Good job.

A commotion is when there's something chaotic happening.

And there's lots of things going on at once and probably not good things you can see in a Mrs. Wordsmith picture that it's set in a kitchen and there's pans on fire and there's things spilling.

So there's lots of things happening at once, and it's very chaotic.

So I'm going to use that word commotion in my sentences in a moment, but I want to start with another quick time word, and I'm going to go with another quick time conjunction, sorry.

And I'm going to go with seconds later, and after my time conjunction, I put a comma because that's what I need to do when I've got a fronted adverbial.

So seconds later, there was a great commotion because what's happening, we've got villagers, we've got animals running around.

So seconds later, there was a great commotion as animals and villagers fled from the terrifying beasts.

So let's write that up.

So seconds later, there was a great commotion, that word means it was chaotic.

That was a great commotion.

And I've actually got another as complex sentence here.

But that's fine because it works in this case, there was a great commotion as animals and villagers fled they're running away, fled from the terrifying beast full stop And I might now just write, one really simple sentence that tells our reader what these beasts and what these creatures are.

And my sentence is going to be very simple.

It's just going to be the island was overrun with dragons, and I'm going to use an exclamation mark at the end of that sentence to show that I'm emphasising the fact that this is an exciting piece of information.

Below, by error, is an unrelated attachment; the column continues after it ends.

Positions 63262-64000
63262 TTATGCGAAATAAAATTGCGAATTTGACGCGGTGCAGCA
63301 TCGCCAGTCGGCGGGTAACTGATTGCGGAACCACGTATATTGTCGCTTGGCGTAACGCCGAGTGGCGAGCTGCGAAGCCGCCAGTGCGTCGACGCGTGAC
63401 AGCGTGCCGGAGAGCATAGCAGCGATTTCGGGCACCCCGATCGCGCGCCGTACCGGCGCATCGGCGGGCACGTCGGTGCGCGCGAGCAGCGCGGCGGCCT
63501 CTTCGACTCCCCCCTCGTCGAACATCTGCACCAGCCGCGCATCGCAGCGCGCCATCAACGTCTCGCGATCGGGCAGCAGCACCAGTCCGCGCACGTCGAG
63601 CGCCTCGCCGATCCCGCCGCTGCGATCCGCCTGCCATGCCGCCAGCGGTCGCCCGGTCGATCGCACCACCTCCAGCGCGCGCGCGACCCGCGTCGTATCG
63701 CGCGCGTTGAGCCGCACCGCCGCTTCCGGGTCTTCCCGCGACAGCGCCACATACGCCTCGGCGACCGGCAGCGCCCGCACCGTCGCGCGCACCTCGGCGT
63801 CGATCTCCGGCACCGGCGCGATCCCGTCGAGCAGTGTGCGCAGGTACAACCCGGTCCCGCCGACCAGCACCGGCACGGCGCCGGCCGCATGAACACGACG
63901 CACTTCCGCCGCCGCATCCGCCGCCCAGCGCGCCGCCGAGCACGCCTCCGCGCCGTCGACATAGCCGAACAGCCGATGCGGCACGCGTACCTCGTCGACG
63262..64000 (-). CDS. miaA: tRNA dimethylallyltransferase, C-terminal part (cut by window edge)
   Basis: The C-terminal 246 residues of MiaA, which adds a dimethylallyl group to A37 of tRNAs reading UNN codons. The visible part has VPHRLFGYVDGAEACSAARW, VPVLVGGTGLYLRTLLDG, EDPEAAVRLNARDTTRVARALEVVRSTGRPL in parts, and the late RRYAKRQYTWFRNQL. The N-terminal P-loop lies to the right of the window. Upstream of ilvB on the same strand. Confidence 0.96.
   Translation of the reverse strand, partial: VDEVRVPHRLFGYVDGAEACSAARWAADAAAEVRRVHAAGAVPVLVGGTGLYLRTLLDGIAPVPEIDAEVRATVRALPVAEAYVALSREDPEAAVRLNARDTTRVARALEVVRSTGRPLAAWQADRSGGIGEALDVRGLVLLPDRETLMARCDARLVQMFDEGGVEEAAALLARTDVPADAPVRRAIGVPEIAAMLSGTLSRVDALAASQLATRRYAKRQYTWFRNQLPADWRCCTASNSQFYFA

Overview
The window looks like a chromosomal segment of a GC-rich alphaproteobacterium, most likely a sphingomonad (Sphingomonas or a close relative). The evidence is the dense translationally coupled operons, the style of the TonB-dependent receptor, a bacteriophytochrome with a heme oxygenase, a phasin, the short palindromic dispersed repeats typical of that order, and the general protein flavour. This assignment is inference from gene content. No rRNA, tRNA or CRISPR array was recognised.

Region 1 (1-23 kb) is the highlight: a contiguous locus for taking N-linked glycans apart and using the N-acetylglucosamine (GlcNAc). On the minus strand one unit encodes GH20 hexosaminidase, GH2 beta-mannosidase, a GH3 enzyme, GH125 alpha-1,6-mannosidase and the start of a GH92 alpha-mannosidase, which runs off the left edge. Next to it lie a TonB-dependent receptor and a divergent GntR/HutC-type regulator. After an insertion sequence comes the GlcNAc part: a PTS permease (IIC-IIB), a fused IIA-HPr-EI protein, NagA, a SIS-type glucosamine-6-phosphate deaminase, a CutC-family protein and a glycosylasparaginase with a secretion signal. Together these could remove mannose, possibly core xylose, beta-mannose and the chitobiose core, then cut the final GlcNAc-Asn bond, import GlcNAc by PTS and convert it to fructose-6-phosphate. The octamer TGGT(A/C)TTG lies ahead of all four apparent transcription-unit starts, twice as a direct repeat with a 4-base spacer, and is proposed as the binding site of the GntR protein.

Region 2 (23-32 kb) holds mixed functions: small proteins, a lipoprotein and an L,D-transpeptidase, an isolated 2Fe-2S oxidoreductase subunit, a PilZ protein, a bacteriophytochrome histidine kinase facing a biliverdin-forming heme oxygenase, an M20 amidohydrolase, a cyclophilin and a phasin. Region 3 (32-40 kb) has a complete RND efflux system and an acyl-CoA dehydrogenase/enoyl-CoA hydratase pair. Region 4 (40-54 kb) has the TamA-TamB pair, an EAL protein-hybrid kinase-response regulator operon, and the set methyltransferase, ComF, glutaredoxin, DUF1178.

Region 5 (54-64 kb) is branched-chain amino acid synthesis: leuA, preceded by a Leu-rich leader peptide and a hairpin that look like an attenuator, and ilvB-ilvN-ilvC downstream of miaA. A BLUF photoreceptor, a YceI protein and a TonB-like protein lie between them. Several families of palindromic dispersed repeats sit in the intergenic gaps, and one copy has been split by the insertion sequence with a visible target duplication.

That it's something that causes strong emotion, so capital letter to start my sentence, the island was overrun, that means that it's covered.

And then lots of them was overrun with dragons and I'm putting my exclamation mark to emphasise that this causes strong emotions.

Let's reread those sentences.

Seconds later, there was a great commotion as animals and villagers fled from the terrifying beast.

The island was overrun with dragons.

Now it's your turn to write your sentence about seeing the dragon and about the great commotion on the island, when the dragon is flying around.

Make sure that you use tools on the screen to help you make good choices with your adjectives and your verbs and adverbs and use your notes that you took down earlier from the plan, off you go.

Okay, well done.

So we've written all of our sentences for the final part of the opening and this closes off the whole opening.

As we've watched it over the past three lessons, we've written all the different parts of the opening.

Really, well done.

So now it's time to read our final bit of the opening all the way through from start to finish.

I'm going to read mine and then it'll be your turn to read yours.

So I'm going to read, and if you want to read along reading out loud, you can join in out loud, or perhaps you might just follow with your reading finger.

Either one is fine, off we go.

In a matter of seconds, the innocent sheep was skillfully snatched from the ground by a mysterious beast.

Only the sound of beating wings could be heard as the sheep disappeared completely from where it stood moments before.

Seconds later, there was a great commotion as animals and villagers fled from the terrifying beasts.

The island was overrun with dragons.

Okay, your turn to read your writing now.

So pause the video and read your writing all the way from the start to the finish, off you go.

Okay, great.

I hope that you enjoyed reading your writing.

Really well done for writing all of your sentences.

And we've now completed all of the different sections of this lesson.

So you should be very proud of yourself because you've worked really hard.

Well done for all of your hard work.

If you'd like to can share what you've done in this lesson with a parent or carer.

I will see you in an upcoming lesson to continue on learning on how to train your dragon unit.

See you soon, bye.